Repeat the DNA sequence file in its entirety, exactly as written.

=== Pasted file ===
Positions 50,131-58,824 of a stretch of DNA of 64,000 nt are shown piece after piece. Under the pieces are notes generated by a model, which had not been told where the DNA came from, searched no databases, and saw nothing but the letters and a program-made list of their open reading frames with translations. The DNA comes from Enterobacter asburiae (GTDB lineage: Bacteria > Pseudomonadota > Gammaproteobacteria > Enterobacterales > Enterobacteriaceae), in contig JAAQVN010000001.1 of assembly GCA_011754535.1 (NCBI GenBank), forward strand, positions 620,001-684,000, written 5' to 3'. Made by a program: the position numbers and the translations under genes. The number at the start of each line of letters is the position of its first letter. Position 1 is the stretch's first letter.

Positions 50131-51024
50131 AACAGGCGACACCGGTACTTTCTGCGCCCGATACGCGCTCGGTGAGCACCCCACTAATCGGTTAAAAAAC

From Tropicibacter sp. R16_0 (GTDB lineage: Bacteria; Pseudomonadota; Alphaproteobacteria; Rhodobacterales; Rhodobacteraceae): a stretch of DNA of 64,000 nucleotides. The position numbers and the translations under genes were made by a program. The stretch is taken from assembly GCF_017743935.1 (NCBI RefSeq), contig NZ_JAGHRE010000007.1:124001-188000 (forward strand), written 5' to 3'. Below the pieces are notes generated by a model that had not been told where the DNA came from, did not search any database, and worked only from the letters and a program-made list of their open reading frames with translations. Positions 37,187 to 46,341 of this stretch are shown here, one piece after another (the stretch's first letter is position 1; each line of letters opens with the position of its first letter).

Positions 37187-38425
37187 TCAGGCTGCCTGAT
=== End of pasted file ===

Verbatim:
Positions 50,131-58,824 of a stretch of DNA of 64,000 nt are shown piece after piece. Under the pieces are notes generated by a model, which had not been told where the DNA came from, searched no databases, and saw nothing but the letters and a program-made list of their open reading frames with translations. The DNA comes from Enterobacter asburiae (GTDB lineage: Bacteria > Pseudomonadota > Gammaproteobacteria > Enterobacterales > Enterobacteriaceae), in contig JAAQVN010000001.1 of assembly GCA_011754535.1 (NCBI GenBank), forward strand, positions 620,001-684,000, written 5' to 3'. Made by a program: the position numbers and the translations under genes. The number at the start of each line of letters is the position of its first letter. Position 1 is the stretch's first letter.

Positions 50131-51024
50131 AACAGGCGACACCGGTACTTTCTGCGCCCGATACGCGCTCGGTGAGCACCCCACTAATCGGTTAAAAAAC

From Tropicibacter sp. R16_0 (GTDB lineage: Bacteria; Pseudomonadota; Alphaproteobacteria; Rhodobacterales; Rhodobacteraceae): a stretch of DNA of 64,000 nucleotides. The position numbers and the translations under genes were made by a program. The stretch is taken from assembly GCF_017743935.1 (NCBI RefSeq), contig NZ_JAGHRE010000007.1:124001-188000 (forward strand), written 5' to 3'. Below the pieces are notes generated by a model that had not been told where the DNA came from, did not search any database, and worked only from the letters and a program-made list of their open reading frames with translations. Positions 37,187 to 46,341 of this stretch are shown here, one piece after another (the stretch's first letter is position 1; each line of letters opens with the position of its first letter).

Positions 37187-38425
37187 TCAGGCTGCCTGAT